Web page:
View Full Version : Solid works vs Solid Edge
19th Mar 2008, 11:50 pm
I know it's a bit OT but I need to know - which one is actually better? It seems to me these are quite similar but Solid Works have done more marketing. the boss thinks of introducing a 3D modelling software and is hesitating between these two. I must say I'm not very keen on switching to 3D (no keyboard shotcuts :/ ) but he expects me to give him an opinion on the matter
20th Mar 2008, 02:31 am
I must say I'm not very keen on switching to 3D (no keyboard shotcuts :/ )
Whoever told you no keyboard shortcuts was mistaken. SolidEdge, SolidWorks and Autodesk Inventor are roughly equivalent. Inventor also includes AutoCAD for free.
Do you need to exchange files with others?
You might want to have the resellers for each come in and do a demonstration. I would say SolidWorks and Inventor have better market penetration than SolidEdge, but if you don't exchange files with others it might not matter to your company.
Whatever the decision on a particular CAD software, you should be doing 3D.
20th Mar 2008, 07:38 pm
I agree with JD, please request a Demo, they will be at your company before you can even put the phone down, both of them showing off their program, (I have been there last year, I had all 4 giving me a demo Inventor, Solidworks, Solidedge Catia).
What you need to do is find out what your company want from you, i.e tube bends, sheet metal work, complex surfaces, etc
Have samples of what you make available on the demo day, ask the reseller to model it, don't be shy just say say model it! (there will be be 2 of them maybe 3, 1 will be a salesman and the other a cad expert) take note of the time taken to model it and take note of any problems they are having, If they are having problems what chance will you have?
Price, the price they give at first will NOT be the price you pay, add £2000 on top for both Solidsworks or Solidedge, remember you pay extra for training / support, updates and any extra modules required, In my case with Catia the final price jumped up £8000 from the original quote, £2000 was a module to save out as a Step file.
As for your question what package is best out of them two..uhmm dunno I went for Inventor because it includes Autocad for free:lol:
20th Mar 2008, 07:55 pm
I agree, the best thing is to have them do a demo. I worked in the forging industry for about 20 years and we had the cad vendors, demo their software on a part that we chose. It had complex curves and complex draft angles. We needed to know if the software could handle complex shapes, how would handle die impression, shrink factors and so on. Don't settle for their canned demo, have them demo a part that you want to see done, measure it against your own company standards. Also, make sure the person doing the demo has some knowledge of your industry and the kinds of parts you make. Expect to take about a month to get the basic down and about 6 months learning curve to really learn the ins and outs of the program you choose. As a matter of interest, we went with Solid Works.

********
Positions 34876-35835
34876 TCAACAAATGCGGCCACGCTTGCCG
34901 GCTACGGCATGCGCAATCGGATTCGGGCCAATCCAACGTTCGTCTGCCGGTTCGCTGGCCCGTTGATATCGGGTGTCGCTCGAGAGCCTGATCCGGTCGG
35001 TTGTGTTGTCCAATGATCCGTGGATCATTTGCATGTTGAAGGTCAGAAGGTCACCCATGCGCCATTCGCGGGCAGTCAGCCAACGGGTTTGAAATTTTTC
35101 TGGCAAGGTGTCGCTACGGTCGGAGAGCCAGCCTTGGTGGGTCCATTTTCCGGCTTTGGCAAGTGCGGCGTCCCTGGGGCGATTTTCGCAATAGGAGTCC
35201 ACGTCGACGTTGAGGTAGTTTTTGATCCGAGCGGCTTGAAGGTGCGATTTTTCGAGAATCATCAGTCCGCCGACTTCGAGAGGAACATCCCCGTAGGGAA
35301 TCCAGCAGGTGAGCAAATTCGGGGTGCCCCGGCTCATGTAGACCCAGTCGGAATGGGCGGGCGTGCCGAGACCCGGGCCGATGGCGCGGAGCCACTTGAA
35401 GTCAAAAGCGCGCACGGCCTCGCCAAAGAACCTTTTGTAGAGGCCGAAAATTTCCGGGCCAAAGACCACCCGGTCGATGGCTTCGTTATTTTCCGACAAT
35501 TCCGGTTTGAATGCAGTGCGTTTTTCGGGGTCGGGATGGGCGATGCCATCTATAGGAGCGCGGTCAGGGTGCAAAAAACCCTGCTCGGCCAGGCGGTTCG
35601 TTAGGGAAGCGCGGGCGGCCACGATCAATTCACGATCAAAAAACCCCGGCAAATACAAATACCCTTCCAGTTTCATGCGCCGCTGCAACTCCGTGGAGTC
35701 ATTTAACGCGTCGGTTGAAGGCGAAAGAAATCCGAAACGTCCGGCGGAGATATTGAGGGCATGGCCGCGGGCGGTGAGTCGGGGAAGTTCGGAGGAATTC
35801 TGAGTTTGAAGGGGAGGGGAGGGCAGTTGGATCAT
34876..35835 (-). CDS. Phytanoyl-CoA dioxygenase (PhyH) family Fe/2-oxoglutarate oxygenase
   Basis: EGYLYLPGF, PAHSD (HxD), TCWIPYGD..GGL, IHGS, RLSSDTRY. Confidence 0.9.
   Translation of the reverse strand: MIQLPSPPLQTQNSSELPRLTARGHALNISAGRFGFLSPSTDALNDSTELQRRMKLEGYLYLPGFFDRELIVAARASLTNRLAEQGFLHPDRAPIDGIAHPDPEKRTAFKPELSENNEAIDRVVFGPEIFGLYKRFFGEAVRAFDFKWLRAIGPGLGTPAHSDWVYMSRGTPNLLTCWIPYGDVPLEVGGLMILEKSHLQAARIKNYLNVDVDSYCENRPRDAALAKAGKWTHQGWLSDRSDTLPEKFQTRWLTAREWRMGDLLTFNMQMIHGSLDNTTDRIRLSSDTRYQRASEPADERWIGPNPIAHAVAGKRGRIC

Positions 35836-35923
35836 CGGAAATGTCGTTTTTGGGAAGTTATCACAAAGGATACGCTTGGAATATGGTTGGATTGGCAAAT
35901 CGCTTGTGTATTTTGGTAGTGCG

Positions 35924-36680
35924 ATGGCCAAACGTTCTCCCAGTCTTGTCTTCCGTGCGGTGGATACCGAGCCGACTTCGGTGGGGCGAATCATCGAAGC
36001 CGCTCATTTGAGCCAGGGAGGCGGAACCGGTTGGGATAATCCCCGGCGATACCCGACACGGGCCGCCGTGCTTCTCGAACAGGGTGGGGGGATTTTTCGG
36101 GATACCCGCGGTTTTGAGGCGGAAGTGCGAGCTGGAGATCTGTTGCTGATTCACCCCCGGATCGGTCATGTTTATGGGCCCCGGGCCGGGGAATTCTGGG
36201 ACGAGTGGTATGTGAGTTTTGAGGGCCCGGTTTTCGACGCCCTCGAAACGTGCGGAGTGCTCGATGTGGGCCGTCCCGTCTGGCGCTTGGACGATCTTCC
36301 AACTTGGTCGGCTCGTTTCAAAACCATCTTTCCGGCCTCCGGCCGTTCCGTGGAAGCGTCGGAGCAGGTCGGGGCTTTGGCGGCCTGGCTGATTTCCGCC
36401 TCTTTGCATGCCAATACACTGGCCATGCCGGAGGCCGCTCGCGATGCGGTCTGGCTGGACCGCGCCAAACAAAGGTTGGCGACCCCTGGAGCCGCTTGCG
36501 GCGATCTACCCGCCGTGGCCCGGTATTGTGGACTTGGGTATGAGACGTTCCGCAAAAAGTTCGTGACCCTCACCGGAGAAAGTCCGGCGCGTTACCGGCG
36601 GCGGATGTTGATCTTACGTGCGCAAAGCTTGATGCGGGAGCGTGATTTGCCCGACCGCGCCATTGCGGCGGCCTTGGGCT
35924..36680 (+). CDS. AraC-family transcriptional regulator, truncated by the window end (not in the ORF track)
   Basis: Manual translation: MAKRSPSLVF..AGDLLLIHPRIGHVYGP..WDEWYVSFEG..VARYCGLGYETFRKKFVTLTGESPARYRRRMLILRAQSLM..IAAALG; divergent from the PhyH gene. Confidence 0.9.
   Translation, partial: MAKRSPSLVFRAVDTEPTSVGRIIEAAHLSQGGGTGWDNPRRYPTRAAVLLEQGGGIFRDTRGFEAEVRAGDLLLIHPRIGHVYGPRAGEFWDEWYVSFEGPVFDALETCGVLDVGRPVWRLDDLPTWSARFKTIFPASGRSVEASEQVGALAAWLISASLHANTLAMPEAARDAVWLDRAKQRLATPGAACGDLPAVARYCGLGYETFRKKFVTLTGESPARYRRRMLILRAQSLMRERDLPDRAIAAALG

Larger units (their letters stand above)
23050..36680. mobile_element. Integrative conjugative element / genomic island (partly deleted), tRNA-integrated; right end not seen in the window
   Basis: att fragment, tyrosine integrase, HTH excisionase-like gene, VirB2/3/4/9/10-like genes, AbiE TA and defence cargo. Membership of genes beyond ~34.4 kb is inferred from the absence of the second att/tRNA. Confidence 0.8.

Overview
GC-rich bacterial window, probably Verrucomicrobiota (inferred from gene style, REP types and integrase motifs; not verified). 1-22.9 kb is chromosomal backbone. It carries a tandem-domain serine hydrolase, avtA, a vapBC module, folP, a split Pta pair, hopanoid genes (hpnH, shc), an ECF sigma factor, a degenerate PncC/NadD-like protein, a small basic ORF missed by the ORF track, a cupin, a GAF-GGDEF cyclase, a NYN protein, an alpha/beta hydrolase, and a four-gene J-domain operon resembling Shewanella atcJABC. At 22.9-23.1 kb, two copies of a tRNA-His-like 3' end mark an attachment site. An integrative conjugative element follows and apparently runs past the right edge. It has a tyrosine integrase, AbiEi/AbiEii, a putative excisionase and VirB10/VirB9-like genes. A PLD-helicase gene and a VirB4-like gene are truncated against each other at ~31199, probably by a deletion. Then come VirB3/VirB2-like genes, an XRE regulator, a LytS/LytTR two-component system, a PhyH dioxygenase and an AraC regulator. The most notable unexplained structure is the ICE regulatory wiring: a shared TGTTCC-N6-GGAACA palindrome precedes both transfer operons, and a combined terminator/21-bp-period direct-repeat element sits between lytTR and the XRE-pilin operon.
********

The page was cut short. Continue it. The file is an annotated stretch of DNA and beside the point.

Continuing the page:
20th Mar 2008, 10:07 pm
Here is a SolidEdge render, the model was done in Inventor (by me) I had it on a memory stick while I was out at one of our suppliers and I asked them to render it. This render was with no setup, just a quick render. http://www.cadtutor.net/forum/showthread.php?t=18126
21st Mar 2008, 03:28 pm
Don't settle for their canned demo, have them demo a part that you want to see done....
I remember one particularly good demonstration I saw several years ago. Really impressive at the time, but I have never had the need to do what was demonstrated. In fact I'm convinced there is stuff built into each of these programs that has almost no real-world use other than to serve jazzy sales presentation promoting the software.
I agree, but that demonstration probably shows more about the knowledge of the presenter than the software. Just because the person doing the demostration might not know how to do something doesn't mean it isn't easily doable in the software. Of the softwares mentioned they are all relatively equal in capability except for maybe very very curvy freeform stuff. In that case they might not be the best choice anyhow.
I think there is far more variation in the capabilities of the resellers than there is in the software itself.
21st Mar 2008, 05:04 pm
Just because the person doing the demostration might not know how to do something doesn't mean it isn't easily doable in the software.
In my particular cas we allowed each vendor the opportunity to tour our plant and take the requested part back with them and model it. I did not mean that we had them do an on the spot demo. To demo a simple widget does not show off the power or capabilities of the software.
I wanted to express that if your going to purchased 3D CAD software at $5,000 or more per seat plus support and maintenance, make sure it can do what you need it to do.:)
I just noticed my avatar is not showing up. It was the other day. Is there a way to fix this?
22nd Mar 2008, 12:55 am
There have been some edits to the way the forum software runs Navarone, so your avatar will reappear automatically when you hit the 10 post mark :)
(posts made in chat don't count towards your post count)
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